Part Of The Question Answered
While the question of what women, in general, want may still be up in the air, this afternoon a CNN/Opinion Research Corporation poll sheds considerable light on what Democratic women want. In a survey of Democratic voters, 60% of the women polled stated they hoped Sen. Barack Obama would choose Sen. Hillary Clinton to be his running-mate. This compares to 46% of Democratic men who had the same opinion; 54% of the males polled thought Obama should choose someone else. (Overall, 54% favored a choice of Clinton.)
Now, as I promised yesterday, a look into the question, what does Hillary want?
It seems clear, for one thing, that she wants the vice-presidential nomination. Each statement from her office indicating that she is “not actively seeking” the nod for veep puts me in mind of those innocent days in January when her camp repeatedly assured one and all that the results of the Michigan and Florida primaries would not be figured into her vote and delegate totals, and that her presence on the Michigan ballot, when almost all the other candidates had removed themselves from it, was nothing to bother about. In other words, the veepship is being sought.
But does Hillary actually want to be elected vice-president? I have to wonder about that. By Jan. 20, 2017, she will be nine months and six days short of threescore and ten. Think of the difficulties any candidate pushing seventy has faced in the past.
More to the point, by 2016 Hillary will have been a major player on the national political scene for nearly a quarter-century. In the last 150 years of this republic, just two people have attained the Oval Office after being national figures for as long as twenty-two years: the gentleman after whom this blog is named, and George H. W. Bush. But there are important differences. “41” Bush had gradually built up his public profile, starting as a Congressman; it was not until the mid-1970s, probably when he became the first American diplomatic representative to the People’s Republic of China, that he came to be really known to ordinary voters across the land. And Richard Nixon, starting in early 1963, had a year or so when he faded from public view, so that when he re-emerged during the primary season of 1964, then moved away from the limelight for another year, then returned to prominence in the 1966 Congressional and Senate elections, the imaginations of pundits and plebians alike were stirred and fascinated, so that by the time 1968 came around he was far from old news.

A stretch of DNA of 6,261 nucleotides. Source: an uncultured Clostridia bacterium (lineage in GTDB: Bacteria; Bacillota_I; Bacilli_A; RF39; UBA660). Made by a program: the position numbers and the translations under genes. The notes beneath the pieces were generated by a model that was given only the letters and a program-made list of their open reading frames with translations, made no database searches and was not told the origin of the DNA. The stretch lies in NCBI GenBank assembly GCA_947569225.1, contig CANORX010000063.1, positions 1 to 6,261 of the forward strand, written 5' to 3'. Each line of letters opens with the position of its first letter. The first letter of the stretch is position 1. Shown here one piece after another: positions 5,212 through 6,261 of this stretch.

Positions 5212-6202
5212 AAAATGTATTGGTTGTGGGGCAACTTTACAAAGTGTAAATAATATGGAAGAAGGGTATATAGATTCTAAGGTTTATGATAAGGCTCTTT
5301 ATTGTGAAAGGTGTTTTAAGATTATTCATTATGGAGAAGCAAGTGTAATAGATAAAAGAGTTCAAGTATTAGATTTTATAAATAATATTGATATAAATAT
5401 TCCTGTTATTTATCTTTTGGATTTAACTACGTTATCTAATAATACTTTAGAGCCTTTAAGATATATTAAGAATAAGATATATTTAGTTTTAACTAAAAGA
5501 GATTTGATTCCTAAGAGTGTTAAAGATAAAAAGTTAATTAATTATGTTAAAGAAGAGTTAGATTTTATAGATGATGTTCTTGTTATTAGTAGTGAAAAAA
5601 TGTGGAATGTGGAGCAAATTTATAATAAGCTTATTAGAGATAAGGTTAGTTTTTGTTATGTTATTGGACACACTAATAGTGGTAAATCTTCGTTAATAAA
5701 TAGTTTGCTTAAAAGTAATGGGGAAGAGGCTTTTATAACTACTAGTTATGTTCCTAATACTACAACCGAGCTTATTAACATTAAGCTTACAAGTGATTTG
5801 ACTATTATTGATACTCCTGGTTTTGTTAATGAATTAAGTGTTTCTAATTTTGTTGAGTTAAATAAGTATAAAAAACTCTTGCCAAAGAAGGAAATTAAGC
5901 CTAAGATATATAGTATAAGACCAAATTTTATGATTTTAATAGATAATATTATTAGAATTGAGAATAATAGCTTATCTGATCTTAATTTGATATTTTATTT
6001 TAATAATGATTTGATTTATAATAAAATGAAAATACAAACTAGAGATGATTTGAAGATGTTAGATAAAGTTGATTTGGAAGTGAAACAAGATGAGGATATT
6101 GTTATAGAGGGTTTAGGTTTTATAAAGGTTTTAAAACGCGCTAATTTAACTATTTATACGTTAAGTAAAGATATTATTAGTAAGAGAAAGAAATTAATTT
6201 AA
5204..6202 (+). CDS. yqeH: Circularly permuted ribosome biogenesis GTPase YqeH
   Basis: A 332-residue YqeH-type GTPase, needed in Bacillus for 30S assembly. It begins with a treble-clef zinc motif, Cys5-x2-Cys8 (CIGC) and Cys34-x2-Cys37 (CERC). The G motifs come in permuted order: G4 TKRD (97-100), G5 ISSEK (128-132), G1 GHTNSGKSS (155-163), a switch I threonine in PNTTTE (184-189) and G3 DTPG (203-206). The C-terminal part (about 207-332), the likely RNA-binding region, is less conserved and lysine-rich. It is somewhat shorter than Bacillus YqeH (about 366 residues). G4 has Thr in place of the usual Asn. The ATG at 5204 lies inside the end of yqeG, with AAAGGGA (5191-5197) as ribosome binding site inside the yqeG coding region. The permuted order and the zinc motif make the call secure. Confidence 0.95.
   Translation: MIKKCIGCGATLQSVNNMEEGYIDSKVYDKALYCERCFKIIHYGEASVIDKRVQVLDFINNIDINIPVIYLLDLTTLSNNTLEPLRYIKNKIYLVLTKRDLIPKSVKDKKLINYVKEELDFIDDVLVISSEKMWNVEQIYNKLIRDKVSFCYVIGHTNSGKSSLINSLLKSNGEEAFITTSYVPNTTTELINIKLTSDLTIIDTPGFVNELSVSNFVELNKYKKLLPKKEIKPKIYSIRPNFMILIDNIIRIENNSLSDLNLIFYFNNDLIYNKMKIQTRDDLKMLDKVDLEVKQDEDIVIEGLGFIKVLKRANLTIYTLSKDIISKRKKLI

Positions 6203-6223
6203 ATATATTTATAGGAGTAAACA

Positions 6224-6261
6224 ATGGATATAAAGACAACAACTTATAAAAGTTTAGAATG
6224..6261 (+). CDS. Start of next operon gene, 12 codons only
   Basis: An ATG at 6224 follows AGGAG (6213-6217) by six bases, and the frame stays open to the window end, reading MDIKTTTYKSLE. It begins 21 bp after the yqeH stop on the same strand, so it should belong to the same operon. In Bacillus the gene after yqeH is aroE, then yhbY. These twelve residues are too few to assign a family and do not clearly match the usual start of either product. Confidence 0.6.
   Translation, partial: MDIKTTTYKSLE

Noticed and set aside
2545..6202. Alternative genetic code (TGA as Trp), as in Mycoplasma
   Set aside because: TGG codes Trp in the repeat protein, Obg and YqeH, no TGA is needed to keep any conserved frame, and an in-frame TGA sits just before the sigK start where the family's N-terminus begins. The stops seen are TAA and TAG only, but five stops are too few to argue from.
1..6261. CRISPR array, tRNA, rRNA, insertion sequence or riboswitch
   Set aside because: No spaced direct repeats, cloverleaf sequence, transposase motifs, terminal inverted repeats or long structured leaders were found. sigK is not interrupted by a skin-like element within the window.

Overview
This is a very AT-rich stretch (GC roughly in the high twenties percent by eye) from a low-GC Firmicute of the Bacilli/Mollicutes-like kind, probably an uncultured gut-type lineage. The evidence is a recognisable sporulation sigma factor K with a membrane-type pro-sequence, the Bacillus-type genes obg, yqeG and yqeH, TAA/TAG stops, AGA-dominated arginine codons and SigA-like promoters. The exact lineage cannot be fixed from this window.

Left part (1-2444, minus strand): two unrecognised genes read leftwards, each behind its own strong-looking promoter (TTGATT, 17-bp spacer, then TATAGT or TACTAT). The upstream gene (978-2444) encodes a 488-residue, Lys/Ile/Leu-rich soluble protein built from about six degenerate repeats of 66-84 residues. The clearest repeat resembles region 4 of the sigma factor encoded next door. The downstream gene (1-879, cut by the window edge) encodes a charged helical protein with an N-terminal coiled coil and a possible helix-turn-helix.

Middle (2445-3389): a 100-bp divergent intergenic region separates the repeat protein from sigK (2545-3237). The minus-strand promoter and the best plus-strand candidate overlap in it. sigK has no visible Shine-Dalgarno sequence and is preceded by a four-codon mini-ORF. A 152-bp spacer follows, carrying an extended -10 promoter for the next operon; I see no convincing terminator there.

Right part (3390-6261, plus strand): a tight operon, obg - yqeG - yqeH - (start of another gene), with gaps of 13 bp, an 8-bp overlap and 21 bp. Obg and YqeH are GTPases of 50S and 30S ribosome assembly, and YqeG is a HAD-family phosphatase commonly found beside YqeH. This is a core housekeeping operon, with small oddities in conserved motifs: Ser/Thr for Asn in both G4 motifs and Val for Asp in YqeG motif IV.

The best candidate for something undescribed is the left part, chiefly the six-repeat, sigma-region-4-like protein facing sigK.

By contrast, Clinton has never really had a moment away from the spotlight since the spring of 1992. By 2016, a major case of burnout on the part of the public might well be at hand. There are also some other factors to consider. By that year Bill Clinton will be 70. His mother died at that age and very few of his male ancestors came close to reaching it, and he has often intimated he does not expect to live long past the Biblical allotment, or be in the pink of health if he reaches it. Therefore, it would make little sense to expect him to be playing the kind of role in a 2016 Hillary campaign that he did in this one.
There’s also the matter of the role Hillary would play as Vice-President. The one that was traditional for Veeps – presiding over the Senate, traveling hither and yon, loyally defending the President’s policies while having little input – would not be for her. But would Obama allow her to duties as extensive and prominent as Vice President Cheney has performed for seven years? It’s the old give-an-inch story. If he gave her an extensive portfolio in 2009, then in seven years, if the Olympics came to Chicago, it might be Hillary (who, after all, is a native of the greater Windy City area) who might be standing in a Cubs cap and Bears jersey (and White Sox towel, or some such), hollering, “Let the games begin!” – and doing a lot more besides. It would be a somewhat cruel joke on the African-American community if the first of their number to attain the Presidency were to be perceived as simply a bystander for eight years.